For some Black physicians, exclusion from the A.M.A. meant the loss of career advancement opportunities, according to Dr. Wailoo. Others struggled to gain access to the postgraduate training they needed for certification in certain medical specialties. As a result, many Black physicians were limited to becoming general practitioners, especially in the South. Some facilities also required A.M.A. membership for admitting privileges to hospitals.
By 1964, the A.M.A. changed its position and refused to certify medical societies that discriminated on the basis of race, but persistent segregation in local groups still limited Black physicians’ access to certain hospitals, as well as opportunities for specialty training and certification.
“Physicians are no different from other Americans who harbor biases,” said Dr. Wailoo, whose research focuses on race and the history of medicine. “We expect doctors to speak on the basis of science, but they’re embedded in culture in the same way everyone else is.”
The A.M.A. also played a role in limiting medical educational opportunities available to Black physicians. In the early 20th century, before the medical field held the same prestige it does today, the A.M.A. commissioned a report assessing the country’s medical schools for their rigor. The report, by educator Abraham Flexner, deemed much of the country’s medical education system substandard. It also recommended closing all but two of the country’s seven Black medical schools. Howard and Meharry were spared.
As the field became more exclusive, it also became more white, according to Adam Biggs, a historian at the University of South Carolina. “When we talk about how modern medicine came to define what it means to be a modern practitioner, it was deeply rooted in race,” Mr. Biggs said. “Segregation was embedded in the pipeline.”
Between its restrictions on medical education and its exclusionary membership, the A.M.A. played a role in cultivating the profession’s homogeneity, which it acknowledged in its 2008 statement. It has since appointed a chief health equity officer and established a center for health equity. Dr. Goza said that the A.M.A.’s example helped spur the American Academy of Pediatrics to confront its own history.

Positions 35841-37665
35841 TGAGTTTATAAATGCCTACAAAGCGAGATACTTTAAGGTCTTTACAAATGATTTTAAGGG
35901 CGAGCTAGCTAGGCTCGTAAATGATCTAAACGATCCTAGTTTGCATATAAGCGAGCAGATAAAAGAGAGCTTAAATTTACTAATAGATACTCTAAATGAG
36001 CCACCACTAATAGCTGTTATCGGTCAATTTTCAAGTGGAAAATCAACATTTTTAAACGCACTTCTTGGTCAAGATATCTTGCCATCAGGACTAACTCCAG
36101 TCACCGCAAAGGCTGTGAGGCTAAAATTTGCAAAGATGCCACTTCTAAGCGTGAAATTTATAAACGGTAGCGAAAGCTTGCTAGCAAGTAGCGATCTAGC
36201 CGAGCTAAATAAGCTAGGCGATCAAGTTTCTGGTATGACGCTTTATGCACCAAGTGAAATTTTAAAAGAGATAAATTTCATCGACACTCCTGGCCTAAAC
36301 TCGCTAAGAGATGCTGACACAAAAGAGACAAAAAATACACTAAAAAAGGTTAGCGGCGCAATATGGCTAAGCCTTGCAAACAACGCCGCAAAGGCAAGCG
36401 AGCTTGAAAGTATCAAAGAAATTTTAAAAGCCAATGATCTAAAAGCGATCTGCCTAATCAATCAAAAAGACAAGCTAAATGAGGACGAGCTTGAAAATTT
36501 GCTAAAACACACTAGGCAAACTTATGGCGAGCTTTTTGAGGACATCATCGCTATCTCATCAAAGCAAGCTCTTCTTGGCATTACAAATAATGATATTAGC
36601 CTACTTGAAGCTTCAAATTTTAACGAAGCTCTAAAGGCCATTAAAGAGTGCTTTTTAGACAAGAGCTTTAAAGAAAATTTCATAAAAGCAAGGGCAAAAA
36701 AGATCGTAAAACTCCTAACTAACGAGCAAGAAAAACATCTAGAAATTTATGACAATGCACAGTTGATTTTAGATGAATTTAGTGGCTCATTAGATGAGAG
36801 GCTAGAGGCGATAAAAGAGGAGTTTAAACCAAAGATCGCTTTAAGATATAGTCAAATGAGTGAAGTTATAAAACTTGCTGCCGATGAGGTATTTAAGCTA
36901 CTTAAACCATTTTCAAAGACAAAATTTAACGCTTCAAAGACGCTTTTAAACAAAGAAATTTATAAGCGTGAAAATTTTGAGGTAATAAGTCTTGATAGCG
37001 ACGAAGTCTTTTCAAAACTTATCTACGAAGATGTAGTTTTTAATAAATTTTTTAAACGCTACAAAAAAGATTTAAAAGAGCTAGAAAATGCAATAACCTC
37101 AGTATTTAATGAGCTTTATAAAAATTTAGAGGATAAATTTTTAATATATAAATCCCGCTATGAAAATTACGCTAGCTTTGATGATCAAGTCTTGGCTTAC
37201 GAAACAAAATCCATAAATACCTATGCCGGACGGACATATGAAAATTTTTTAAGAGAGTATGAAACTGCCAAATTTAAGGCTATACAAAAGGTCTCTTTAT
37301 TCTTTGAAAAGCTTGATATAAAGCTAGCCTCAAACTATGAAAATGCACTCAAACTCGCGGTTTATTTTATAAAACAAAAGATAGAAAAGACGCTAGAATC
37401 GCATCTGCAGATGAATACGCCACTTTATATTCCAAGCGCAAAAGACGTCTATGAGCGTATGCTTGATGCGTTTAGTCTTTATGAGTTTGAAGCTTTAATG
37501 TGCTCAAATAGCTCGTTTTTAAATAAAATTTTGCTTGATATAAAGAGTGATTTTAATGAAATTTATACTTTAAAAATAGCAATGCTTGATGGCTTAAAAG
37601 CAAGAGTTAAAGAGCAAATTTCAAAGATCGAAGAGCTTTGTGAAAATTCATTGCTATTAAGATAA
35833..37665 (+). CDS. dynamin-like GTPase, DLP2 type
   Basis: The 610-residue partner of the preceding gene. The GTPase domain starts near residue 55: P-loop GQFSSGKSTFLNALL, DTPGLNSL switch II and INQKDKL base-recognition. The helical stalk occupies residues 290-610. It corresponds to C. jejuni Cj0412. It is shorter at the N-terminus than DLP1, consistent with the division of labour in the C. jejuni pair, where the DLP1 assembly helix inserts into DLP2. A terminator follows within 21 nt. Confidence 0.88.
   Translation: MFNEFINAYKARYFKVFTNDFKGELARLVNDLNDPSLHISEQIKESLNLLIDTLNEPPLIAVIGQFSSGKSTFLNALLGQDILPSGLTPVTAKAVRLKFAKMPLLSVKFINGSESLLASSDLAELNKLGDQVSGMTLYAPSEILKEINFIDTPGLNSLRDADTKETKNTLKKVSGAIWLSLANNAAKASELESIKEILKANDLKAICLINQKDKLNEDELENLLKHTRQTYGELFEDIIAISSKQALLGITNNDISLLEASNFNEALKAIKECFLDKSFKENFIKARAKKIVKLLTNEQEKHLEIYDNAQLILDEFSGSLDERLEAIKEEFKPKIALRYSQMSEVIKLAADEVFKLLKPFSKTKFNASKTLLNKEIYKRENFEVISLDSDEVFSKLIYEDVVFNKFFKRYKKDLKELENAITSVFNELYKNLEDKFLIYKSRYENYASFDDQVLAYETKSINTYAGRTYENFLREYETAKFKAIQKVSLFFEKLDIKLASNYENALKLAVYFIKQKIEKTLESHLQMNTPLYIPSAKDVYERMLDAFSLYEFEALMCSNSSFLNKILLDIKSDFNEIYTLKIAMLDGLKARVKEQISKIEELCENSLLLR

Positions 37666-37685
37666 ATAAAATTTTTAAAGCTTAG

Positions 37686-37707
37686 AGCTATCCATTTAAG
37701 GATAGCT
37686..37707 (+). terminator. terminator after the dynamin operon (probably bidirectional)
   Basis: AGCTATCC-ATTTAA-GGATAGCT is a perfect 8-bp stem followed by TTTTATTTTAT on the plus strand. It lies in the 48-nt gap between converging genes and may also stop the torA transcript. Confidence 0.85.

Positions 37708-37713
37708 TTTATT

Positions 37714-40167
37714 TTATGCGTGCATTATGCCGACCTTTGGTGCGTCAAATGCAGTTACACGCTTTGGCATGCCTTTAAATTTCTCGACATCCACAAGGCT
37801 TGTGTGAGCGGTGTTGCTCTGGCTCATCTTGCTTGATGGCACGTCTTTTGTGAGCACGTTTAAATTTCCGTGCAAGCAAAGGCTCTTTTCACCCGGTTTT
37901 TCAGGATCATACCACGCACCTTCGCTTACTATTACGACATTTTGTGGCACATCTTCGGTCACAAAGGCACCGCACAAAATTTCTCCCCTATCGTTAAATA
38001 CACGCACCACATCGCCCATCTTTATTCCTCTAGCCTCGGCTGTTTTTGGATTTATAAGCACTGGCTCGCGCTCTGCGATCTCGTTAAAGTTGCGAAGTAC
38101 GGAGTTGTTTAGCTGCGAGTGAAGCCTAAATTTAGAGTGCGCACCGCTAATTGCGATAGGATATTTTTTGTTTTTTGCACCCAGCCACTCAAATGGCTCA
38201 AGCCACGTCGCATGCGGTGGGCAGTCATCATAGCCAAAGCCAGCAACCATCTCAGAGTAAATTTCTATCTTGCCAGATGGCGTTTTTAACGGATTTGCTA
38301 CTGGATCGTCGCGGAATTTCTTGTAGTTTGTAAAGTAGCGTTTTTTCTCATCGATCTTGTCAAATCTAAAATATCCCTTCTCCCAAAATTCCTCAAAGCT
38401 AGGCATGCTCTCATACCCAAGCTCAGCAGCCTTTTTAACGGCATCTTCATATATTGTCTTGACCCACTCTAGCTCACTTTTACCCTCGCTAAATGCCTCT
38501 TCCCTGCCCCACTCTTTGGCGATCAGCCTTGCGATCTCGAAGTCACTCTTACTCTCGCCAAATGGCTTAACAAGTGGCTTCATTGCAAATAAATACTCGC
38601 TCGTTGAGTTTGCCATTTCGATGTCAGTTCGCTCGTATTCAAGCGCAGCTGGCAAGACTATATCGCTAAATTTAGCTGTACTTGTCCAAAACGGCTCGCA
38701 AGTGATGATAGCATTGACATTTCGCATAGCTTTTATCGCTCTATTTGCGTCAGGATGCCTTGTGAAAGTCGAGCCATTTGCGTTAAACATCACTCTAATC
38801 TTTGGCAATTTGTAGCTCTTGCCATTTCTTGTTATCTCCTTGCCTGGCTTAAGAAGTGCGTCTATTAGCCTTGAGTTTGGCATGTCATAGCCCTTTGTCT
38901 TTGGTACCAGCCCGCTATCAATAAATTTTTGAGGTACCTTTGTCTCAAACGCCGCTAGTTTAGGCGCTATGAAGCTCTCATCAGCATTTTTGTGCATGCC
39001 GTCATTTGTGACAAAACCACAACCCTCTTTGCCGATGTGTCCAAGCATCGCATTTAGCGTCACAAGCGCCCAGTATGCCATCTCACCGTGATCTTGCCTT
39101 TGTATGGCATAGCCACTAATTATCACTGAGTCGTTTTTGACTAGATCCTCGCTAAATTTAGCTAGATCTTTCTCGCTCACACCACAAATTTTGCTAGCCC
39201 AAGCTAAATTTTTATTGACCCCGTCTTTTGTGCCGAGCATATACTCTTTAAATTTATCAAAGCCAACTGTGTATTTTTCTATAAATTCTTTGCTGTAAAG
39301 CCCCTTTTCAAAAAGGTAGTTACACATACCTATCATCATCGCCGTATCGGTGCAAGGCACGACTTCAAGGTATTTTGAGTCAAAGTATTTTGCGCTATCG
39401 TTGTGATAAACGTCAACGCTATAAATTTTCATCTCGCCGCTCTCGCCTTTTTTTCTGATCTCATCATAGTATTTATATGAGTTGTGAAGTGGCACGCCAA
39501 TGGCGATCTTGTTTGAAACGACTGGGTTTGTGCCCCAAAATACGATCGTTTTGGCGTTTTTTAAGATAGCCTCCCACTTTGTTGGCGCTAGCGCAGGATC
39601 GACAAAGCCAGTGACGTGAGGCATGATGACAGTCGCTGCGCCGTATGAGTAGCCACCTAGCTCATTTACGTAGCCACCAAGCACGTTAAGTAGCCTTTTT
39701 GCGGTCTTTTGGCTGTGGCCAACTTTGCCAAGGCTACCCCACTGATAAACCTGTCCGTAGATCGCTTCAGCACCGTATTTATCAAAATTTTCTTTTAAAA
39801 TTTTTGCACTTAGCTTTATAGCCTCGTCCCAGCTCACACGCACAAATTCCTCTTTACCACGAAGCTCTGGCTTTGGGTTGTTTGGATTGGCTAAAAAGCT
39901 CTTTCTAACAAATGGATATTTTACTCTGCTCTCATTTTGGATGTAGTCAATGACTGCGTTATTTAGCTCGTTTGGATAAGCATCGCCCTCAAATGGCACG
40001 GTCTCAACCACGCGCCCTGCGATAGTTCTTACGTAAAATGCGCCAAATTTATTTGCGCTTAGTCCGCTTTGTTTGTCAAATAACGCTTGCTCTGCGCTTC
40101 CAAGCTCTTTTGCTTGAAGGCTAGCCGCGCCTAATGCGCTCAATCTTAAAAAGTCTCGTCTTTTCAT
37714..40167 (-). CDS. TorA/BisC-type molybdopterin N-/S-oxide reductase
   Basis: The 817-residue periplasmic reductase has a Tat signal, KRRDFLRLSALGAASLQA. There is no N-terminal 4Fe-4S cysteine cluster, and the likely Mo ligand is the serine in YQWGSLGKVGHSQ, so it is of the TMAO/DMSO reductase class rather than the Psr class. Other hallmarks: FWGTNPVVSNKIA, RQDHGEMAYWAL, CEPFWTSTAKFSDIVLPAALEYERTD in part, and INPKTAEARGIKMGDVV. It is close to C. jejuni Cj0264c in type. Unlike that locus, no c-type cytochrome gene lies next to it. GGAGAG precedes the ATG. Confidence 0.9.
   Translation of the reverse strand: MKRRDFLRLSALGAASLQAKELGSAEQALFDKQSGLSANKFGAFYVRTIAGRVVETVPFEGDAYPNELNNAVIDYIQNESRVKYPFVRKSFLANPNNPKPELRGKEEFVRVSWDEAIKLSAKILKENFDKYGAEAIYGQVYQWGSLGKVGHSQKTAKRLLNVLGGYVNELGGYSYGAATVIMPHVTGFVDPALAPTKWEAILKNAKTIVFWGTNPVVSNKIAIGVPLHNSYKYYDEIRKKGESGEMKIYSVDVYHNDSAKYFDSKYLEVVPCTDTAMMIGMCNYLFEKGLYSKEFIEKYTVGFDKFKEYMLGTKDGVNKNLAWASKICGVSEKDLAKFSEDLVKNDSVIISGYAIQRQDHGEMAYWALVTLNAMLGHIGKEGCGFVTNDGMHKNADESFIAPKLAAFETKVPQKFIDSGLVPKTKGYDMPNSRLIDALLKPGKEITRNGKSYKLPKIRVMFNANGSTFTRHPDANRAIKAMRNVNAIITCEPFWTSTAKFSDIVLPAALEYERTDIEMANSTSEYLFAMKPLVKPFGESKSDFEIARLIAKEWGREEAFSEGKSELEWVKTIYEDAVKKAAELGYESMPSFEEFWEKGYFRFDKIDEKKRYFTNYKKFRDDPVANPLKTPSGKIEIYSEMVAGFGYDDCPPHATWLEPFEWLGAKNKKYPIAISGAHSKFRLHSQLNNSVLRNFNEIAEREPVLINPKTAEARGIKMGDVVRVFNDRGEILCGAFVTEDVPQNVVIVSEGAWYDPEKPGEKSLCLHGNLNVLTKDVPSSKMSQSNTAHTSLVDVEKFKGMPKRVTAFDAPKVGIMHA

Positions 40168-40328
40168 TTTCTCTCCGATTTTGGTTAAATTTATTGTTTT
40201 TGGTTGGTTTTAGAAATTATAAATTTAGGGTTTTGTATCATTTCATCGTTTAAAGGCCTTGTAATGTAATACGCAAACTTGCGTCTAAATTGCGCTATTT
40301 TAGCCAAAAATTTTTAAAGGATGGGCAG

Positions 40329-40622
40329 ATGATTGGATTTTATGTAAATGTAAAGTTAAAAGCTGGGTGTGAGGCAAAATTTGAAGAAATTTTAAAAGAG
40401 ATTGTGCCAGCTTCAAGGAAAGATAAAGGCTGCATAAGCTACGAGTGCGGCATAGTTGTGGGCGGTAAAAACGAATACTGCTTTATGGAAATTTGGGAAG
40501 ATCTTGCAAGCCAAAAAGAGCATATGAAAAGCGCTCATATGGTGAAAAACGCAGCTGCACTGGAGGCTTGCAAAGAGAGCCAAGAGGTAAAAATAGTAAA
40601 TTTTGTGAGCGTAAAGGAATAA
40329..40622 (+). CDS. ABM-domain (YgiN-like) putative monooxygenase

There have been some historical examples of efforts to confront racism in the medical field. In 1997, President Clinton apologized for the infamous Tuskegee syphilis study conducted between 1932 and 1972, a quarter-century after it was first exposed by The Associated Press. In the early 21st century, a number of state attorneys general apologized for the forced sterilization of Black, mentally ill and disabled people, which began in the early 1900s.
But some of the field’s future leaders are now demanding change on medical school campuses.
Dr. Tequilla Manning, a family medicine resident in New York, graduated from University of Kansas Medical Center three years ago. As a medical student, she conducted a research project on Dr. Marjorie Cates, who became the school’s first Black female graduate in 1958. She began to draw parallels between Dr. Cates’ experience of discrimination on campus and her own.
Before graduating in 2017, she gave a presentation on Dr. Cates’ story. Some of the other students in the audience were inspired. They lobbied University of Kansas to rename a campus medical society for Dr. Cates; the group previously honored a dean of the school who had advocated for racially segregated clinical facilities.
Last year Dr. Manning attended the renaming ceremony for the Cates Society. “I was crying,” she said. “What I experienced is not on the spectrum of what my ancestors experienced at the hands of white physicians. But I spent five years at this institution thinking there was no hope.”
Watching the school publicly honor its first female Black graduate, she felt a glimmer of optimism: “I thought, maybe they do give a damn about the lives of Black students.”